Foreign secretary proposes seven-point plan for improving Pak-Russia ties

Updated March 28, 2019

Email

Foreign Secretary Tehmina Janjua says Moscow’s position on latest Pak-India military standoff shows that relationship has changed. — Twitter/File
Foreign Secretary Tehmina Janjua says Moscow’s position on latest Pak-India military standoff shows that relationship has changed. — Twitter/File

ISLAMABAD: Foreign Secretary Tehmina Janjua on Wednesday proposed a seven-point roadmap for strengthening Pakistan-Russia ties and observed that Moscow’s position on latest Pak-India military standoff showed that the complexion of the relationship had already changed.

“It is an emergent partnership with tremendous scope,” the foreign secretary said and suggested a seven-point roadmap through which the two countries could forge a stronger relationship.

She was speaking at the Strategic Vision Institute’s (SVI) International Conference on Pakistan-Russia Strategic Relations: Prospects for Cooperation.

The proposed blueprint for the relationship includes resolution of the pending issue of about $200 million of Russian money held by Pakistani banks due to a financial dispute; signing of a free trade agreement to boost bilateral trade; deepening of strategic cooperation and understanding; augmenting of defence relations; Russian participation in the China-Pakistan Economic Corridor (CPEC); strengthening of people to people relations; and development of a regional architecture for peace and development in collaboration with likeminded countries.

Ms Janjua said the relationship was currently underpinned by a strong framework of 11 bilateral processes for structured dialogue on various issues of concern to the two countries; frequent summit-level interactions; growing military ties; strategic cooperation for Afghan peace; and collaboration in the fight against drug trafficking.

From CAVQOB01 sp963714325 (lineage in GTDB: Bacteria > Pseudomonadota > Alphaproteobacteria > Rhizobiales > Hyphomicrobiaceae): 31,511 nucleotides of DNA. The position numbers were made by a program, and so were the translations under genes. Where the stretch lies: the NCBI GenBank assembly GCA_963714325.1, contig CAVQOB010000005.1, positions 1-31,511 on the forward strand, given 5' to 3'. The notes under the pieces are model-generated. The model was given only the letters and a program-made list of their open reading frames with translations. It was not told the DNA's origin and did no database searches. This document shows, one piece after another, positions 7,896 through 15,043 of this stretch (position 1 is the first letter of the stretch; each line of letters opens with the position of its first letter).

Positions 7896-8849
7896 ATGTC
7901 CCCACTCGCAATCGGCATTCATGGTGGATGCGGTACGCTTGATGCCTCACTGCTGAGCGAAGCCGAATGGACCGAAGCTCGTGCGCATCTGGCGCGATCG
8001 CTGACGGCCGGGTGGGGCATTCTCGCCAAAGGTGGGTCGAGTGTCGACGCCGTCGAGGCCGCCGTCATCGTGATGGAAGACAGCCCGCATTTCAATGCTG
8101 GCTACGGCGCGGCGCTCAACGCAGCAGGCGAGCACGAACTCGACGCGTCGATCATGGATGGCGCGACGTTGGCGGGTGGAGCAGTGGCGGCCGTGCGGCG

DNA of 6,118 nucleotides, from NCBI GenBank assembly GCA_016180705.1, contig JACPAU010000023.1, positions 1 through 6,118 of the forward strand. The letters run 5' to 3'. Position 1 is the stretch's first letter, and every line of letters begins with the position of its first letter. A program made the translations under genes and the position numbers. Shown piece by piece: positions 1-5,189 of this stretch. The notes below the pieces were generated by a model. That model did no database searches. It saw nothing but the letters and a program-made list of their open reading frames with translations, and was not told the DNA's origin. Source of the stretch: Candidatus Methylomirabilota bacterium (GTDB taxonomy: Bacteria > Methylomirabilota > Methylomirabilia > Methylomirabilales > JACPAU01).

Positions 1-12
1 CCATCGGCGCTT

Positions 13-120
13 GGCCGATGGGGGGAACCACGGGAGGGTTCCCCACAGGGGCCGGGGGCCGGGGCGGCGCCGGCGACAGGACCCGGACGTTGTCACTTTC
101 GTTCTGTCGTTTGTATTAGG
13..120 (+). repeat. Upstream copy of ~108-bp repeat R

“Shedding baggage of cold war history, Pakistan and Russia have been brought into closer orbit of improved communication, better understanding and strategic coordination,” she said and pointed out that in a “sign of changed configuration of our relations… Russia adopted a more nuanced policy for South Asia. During recent stand-off with India, Russia offered to mediate, which was welcomed by Pakistan.”

“Russia played its role in de-escalation. We appreciated the positive role [played by Moscow] and its balanced approach for peace and stability in the region,” she further said.

Both Secretary Janjua and Russian Ambassador Alexey Dedov mentioned the coming high-level engagement between the two countries in Kyrgyzstan in June on the sidelines of Shanghai Cooperation Organisation (SCO) summit.

Mr Dedov said that Pakistan’s membership of the SCO had advanced the potential for cooperation between the two countries.

Mentioning the institutional processes between the two countries, he said the high-level political dialogue was contributing to the growth of ties, whereas economic cooperation was being driven by the Inter-Governmental Commission on Trade, Economic, Scientific and Technical Cooperation. A meeting of the commission is planned for the last quarter of this year, he said.

The envoy said that energy was the mainstay of Russia’s economic cooperation with Pakistan and gave an overview of the developments related to the North-South Gas Pipeline.

He said that Russia had after the signing of inter-governmental agreement in 2015 completed its internal procedures and was waiting for Pakistani partners to complete similar measures on their side. “We are now at the stage of agreement from the implementing agency,” he said.

Mr Dedov said that unsettled issue of mutual financial obligations and lack of relations between corresponding banks was impeding economic cooperation.

President of the Strategic Vision Institute Dr Zafar Iqbal Cheema in his presentation noted the progress made by Pakistan and Russia in their diplomatic and political relations; cooperation for peace in Afghanistan; military ties and the strategic stability dialogue.

Dr Cheema said the two countries had been negotiating military hardware sale for a few years, but had made little headway so far.

He said that close relations between Moscow and Delhi, $5 billion S-400 missile system deal and 10-year lease agreement for a new Russian SSN (nuclear-powered general-purpose attack submarine) were worrisome for Pakistan.

Dr Cheema said that although there was a strong desire among leaders of both countries to take the ties forward, it remained to be seen how much room for progress was actually available for the same.

Published in Dawn, March 28th, 2019